In some cases, a tooth that has had a root canal, which did not sufficiently heal or has become re-infected, is not a candidate for endodontic retreatment. For these teeth a minor surgical procedure that treats the infection from the root-end of the tooth, which is known as an apicoectomy, may be indicated. An apicoectomy is an excellent next step procedure to preserve a previously treated tooth, eliminate a dental infection, and to restore the health of the surrounding tissues. It is most useful in cases where fractures or hidden canals still cause pain or infection around a treated tooth, as well as when an endodontic retreatment procedure is not recommended because it may further weaken and jeopardize the tooth.
An apicoectomy may be performed under local anesthesia. It is typically a straightforward procedure during which an incision is made in the gum tissue above the root of the involved tooth. This is to expose the inflamed or infected tissue surrounding the root tip of the tooth. Once uncovered, the damaged tissue in the area is removed along with a few millimeters of the tooth’s root tip. A biocompatible filling material is then placed in the end of the remaining portion of the root to seal it and prevent any possibility of reinfection. The gum tissue flap is put back into place and sutured to complete the procedure.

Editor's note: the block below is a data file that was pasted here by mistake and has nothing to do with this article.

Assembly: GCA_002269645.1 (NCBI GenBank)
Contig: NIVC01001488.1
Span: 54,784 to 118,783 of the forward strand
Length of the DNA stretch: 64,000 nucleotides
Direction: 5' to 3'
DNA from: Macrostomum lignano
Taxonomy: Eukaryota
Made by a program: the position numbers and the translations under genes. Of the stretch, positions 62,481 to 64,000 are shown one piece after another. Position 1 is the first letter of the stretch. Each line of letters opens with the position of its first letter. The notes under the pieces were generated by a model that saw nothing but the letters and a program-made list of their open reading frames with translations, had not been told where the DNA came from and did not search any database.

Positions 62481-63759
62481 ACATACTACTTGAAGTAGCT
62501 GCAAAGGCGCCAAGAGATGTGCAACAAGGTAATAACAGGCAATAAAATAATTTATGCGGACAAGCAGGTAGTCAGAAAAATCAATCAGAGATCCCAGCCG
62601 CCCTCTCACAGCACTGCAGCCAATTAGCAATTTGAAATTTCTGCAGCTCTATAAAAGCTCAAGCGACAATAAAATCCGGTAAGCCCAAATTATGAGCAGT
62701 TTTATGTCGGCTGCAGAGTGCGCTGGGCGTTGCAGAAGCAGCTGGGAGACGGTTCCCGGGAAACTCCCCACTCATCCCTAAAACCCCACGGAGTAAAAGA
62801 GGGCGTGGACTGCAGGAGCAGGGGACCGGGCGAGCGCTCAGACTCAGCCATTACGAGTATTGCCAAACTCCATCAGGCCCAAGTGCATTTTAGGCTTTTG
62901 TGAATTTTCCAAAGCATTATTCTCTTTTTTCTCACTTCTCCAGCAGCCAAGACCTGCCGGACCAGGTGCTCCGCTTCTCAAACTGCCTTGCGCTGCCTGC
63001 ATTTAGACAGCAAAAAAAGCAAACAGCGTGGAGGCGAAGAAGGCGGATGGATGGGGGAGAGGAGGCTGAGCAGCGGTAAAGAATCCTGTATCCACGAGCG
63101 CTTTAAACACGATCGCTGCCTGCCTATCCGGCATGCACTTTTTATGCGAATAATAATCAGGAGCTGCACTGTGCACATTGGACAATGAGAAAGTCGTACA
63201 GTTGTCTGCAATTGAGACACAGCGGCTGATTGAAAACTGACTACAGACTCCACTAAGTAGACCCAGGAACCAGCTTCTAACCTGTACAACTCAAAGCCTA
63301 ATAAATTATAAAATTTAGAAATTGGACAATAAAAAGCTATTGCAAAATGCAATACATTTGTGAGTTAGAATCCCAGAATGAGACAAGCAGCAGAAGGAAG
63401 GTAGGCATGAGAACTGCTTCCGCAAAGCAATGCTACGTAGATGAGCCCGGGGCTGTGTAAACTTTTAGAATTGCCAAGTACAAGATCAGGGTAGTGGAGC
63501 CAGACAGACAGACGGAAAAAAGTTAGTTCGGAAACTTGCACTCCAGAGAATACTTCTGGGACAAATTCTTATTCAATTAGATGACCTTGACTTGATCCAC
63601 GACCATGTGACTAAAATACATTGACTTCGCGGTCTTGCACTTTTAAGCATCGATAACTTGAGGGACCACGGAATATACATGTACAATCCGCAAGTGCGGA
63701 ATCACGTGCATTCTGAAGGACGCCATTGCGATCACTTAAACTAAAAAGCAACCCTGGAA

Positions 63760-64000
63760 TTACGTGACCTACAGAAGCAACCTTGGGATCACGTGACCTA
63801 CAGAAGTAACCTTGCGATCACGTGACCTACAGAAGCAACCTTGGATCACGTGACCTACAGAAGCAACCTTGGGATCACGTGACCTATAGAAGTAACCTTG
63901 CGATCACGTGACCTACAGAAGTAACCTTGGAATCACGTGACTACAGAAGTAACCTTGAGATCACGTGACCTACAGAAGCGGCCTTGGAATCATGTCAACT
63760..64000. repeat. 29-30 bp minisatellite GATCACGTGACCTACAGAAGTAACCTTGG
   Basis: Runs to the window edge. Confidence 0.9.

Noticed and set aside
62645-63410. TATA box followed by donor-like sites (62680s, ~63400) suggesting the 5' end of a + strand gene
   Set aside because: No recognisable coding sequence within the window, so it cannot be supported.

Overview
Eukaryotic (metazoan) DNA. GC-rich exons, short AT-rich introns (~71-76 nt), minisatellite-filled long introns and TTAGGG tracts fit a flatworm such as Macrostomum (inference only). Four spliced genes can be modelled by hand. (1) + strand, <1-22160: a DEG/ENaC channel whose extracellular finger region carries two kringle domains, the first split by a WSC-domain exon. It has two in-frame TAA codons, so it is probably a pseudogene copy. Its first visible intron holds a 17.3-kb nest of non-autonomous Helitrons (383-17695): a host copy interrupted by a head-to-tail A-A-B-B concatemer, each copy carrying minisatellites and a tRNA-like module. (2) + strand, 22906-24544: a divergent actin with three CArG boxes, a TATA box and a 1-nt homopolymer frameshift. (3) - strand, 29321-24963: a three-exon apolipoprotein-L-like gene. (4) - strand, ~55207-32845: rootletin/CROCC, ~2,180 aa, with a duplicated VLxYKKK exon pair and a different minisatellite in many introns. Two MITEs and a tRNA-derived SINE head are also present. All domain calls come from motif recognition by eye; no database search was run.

Post-surgical discomfort is generally mild, and you may have some swelling in the area. Most patients return to their normal activities very quickly. If needed, apply a cold compress to reduce discomfort and swelling after the procedure. The appropriate pain medication will be prescribed or recommended. If your discomfort does not respond to medication, or other symptoms that concern you develop, please call our office.
Prior to undergoing an apicoectomy the dentist will discuss all the risks and benefits of the procedure. If during the course of an apicoectomy, any significant fractures are discovered in the tooth that changes the prognosis, you will be immediately advised.Go Back